What I also like about the design are the uniform bezels around the display and the quad speaker setup – two on top and two at the bottom. As for the card tray on the right edge, it accepts a nano-SIM card and a microSD card as well, which means you do get expandable storage if you so need it. At the bottom edge is the Type-C 2.0 port. But, the oddest placement is the headphone port that sits right on that bottom left curvature. But, be careful when you insert your headphones. The jack doesn’t go in at an angle. You still need to insert it straight. I learnt it the hard way by making the mistake.
So yeah, the overall design of the Realme Pad is clean, inoffensive and functional, even if some find it slightly dated.
Is the Display Bright and Legible for Reading Books and Watching Shows?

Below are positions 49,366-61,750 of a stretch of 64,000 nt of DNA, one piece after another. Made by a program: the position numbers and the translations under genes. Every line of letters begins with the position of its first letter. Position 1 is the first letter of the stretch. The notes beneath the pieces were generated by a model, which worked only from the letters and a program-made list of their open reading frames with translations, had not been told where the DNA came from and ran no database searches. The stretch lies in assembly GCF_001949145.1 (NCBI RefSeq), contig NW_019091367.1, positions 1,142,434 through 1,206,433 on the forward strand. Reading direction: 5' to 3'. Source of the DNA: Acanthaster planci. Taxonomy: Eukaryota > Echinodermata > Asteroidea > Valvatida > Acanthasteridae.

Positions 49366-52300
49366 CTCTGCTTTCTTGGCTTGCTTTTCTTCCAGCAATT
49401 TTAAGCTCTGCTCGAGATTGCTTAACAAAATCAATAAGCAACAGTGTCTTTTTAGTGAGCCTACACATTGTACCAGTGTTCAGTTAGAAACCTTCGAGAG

The 10.4-inch IPS LCD panel has a resolution of 2000×1200 and a max brightness of 360 nits. I checked and it touched 300 odd nits but that’s with the brightness slider set to maximum. I am presuming adaptive brightness can reach the rated 360 nits. For indoor use, this display is pretty bright for watching shows on Netflix and Prime. Plus, it looks fairly vibrant too. And, if you want to read books on Amazon’s Kindle app, there’s a special Reader mode. I really made good use of it. And, if you are a night owl, you can use the Night Light mode, which can drop the brightness of the display to as low as 2 nits.
I have a few complaints though:
- There’s no option in the software to tune the colours.
- The Oleophobic coating is terrible. It smudges very easily, which affects the visibility.
- The adaptive brightness is not tuned properly. Many times, it would drop the brightness without any rhyme or reason while scrolling through my Twitter feed.
Couple of the aforementioned problems can be solved with software updates and I hope Realme can do that soon. As for the better Oleophobic coating, there’s always a next time. Otherwise, I have no major qualms with the display as such.
Quad Speakers? Wow! Do They Sound Good With the Dolby Atmos Feature? What About the Headphone Jack?